Question: Is the definition of a Christian martyr always understood only as one who does not fight back?

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Question: Is the definition of a Christian martyr always understood only as one who does not fight back?

It is contrary to standard usage and practice to insist that Joseph Smith and Hyrum were not martyrs because they did not allow themselves to be murdered without a fight

It is claimed that Joseph Smith is not a martyr because, while in jail, he fought back against those who attacked him. No one questions if he died for his religion. The question therefore is, has the definition of a Christian martyr always been understood only as one who does not fight back?

Clearly, non-LDS authors have seen those who suffered for their beliefs to be martyrs even if they:

  1. tried to escape
  2. escaped successfully
  3. were killed in trying to escape
  4. were killed fighting back, even if the cause was not directly related to the persecutor (e.g., death from plague)
  5. fought back against their persecutors
  6. took up arms against their persecutors
  7. killed their persecutors
  8. entered into defensive warfare against their persecutors.

It is contrary to standard usage and practice, then, to insist that Joseph Smith and Hyrum were not martyrs because they did not allow themselves to be murdered without a fight.

The 1828 edition of Webster's American Dictionary of the English Language off-site Webster defines a martyr as the following:

One who suffers death in defense of any cause. We say, a man dies a martyr to his political principles or to the cause of liberty.

Throughout history, Christian martyrs have both accepted their fate quietly and resisted with evasion or violence.

The classic Protestant work on martyrs is John Foxe, Fox's Book of Martyrs, Or A History of the Lives, Sufferings, and Triumphant Deaths of the Primitive Protestant Martyrs (First published 1563). off-site. Italics and emphasis added in all cases.

(Note: Foxe's work has considerable prejudice against Roman Catholicism, because this was the politically dominant faith for much of the period about which he writes. The use of these accounts is intended in no way to impugn the good-will and dedication to religious liberty held by modern Roman Catholics.)

Undated

In Tunis, if a christian slave is caught in attempting to escape, his limbs are all broken, and if he murders his master, he is fastened to the tail of a horse, and dragged about the streets till he expires.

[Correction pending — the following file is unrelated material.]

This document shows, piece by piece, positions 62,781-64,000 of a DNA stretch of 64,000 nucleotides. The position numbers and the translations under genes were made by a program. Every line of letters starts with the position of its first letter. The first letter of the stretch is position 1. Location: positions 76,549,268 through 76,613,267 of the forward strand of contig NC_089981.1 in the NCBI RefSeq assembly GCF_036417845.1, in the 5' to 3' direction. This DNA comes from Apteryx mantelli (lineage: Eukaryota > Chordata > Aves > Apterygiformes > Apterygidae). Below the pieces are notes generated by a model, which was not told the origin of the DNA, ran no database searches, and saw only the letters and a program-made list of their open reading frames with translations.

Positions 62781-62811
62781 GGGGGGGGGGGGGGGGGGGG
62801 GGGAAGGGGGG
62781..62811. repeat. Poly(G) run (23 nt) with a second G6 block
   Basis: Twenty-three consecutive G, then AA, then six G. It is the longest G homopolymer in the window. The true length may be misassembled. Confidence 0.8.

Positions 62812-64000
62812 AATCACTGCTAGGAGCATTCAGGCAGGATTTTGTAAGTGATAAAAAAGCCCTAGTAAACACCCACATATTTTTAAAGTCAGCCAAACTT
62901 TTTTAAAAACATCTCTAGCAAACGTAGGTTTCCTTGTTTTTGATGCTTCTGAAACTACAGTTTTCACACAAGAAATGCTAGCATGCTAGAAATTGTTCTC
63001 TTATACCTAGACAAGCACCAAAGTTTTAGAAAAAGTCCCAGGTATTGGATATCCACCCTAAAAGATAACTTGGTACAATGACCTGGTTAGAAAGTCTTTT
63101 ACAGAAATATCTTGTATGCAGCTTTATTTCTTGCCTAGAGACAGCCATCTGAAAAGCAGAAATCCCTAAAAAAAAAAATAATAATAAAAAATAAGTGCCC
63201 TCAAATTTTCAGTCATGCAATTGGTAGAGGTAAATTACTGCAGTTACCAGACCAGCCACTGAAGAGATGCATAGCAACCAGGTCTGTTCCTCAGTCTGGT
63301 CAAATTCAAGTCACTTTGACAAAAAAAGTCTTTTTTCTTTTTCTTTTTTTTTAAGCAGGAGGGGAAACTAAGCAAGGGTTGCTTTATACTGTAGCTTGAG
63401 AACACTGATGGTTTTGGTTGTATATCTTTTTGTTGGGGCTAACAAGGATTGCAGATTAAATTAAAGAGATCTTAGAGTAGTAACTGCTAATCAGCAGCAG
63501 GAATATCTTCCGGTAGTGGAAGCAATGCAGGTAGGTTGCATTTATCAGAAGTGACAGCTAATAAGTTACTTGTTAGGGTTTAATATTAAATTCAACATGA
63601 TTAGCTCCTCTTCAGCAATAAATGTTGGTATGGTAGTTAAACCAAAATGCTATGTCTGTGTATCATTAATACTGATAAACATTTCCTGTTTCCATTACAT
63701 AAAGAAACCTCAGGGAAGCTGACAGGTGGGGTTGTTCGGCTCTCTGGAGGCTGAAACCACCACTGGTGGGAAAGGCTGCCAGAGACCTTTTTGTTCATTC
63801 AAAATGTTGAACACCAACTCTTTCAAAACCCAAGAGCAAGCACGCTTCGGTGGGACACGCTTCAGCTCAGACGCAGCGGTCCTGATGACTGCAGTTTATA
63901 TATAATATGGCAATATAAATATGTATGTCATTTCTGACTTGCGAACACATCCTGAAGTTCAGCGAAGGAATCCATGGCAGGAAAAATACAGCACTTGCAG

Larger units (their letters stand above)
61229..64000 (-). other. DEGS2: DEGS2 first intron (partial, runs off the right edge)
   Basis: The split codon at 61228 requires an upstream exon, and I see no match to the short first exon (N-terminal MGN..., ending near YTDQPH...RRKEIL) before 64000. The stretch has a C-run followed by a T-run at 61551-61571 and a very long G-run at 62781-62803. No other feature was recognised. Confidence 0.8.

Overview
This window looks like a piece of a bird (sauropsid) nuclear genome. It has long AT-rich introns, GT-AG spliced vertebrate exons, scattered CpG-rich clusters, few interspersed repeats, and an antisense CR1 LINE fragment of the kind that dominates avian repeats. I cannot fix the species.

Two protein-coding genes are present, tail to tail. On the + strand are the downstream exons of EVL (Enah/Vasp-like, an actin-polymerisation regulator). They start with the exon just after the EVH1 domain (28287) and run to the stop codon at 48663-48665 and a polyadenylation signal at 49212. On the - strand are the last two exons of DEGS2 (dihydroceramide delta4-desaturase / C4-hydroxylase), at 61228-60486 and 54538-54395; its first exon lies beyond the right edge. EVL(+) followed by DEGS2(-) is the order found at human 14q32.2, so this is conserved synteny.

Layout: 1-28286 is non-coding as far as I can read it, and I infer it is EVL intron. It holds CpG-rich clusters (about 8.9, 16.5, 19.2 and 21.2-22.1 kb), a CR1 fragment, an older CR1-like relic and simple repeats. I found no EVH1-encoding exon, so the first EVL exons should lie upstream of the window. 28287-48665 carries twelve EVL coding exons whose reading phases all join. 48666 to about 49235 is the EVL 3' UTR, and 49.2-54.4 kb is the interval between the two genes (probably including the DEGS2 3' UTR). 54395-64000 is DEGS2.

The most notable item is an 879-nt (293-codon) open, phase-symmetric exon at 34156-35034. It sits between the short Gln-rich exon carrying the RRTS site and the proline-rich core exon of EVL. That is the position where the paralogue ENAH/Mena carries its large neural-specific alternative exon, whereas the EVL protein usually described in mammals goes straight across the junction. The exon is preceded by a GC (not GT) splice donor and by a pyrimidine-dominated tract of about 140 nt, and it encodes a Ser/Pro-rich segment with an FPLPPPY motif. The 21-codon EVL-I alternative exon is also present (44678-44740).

[184 direct off-site]

14th century

"An account of the Persecutions of Calabria"...

These authorized persons came to St. Xist, one of the towns built by the Waldenses, and having assembled the people told them, that they should receive no injury or violence, if they would accept of preachers appointed by the pope;[108] but if they would not, they should be deprived both of their properties and lives; and that their intentions might be known, mass should be publicly said that afternoon, at which they were ordered to attend.

The people of St. Xist, instead of attending mass, fled into the woods, with their families, and thus disappointed the cardinal and his coadjutors…

The cardinal having gained his point by deluding the people of one town, sent for troops of soldiers, with a view to murder those of the other. He, accordingly, despatched the soldiers into the woods, to hunt down the inhabitants of St. Xist like wild beasts, and gave them strict orders to spare neither age nor sex, but to kill all they came near. The troops entered the woods, and many fell a prey to their ferocity, before the Waldenses were properly apprised of their design. At length, however, they determined to sell their lives as dear as possible, when several conflicts happened, in which the half-armed Waldenses performed prodigies of valour, and many were slain on both sides. The greatest part of the troops being killed in the different rencontres, the rest were compelled to retreat, which so enraged the cardinal, that he wrote to the viceroy of Naples for reinforcements. [107–109, direct off-site]


"Account of the Persecutions in the Valleys of Piedmont"...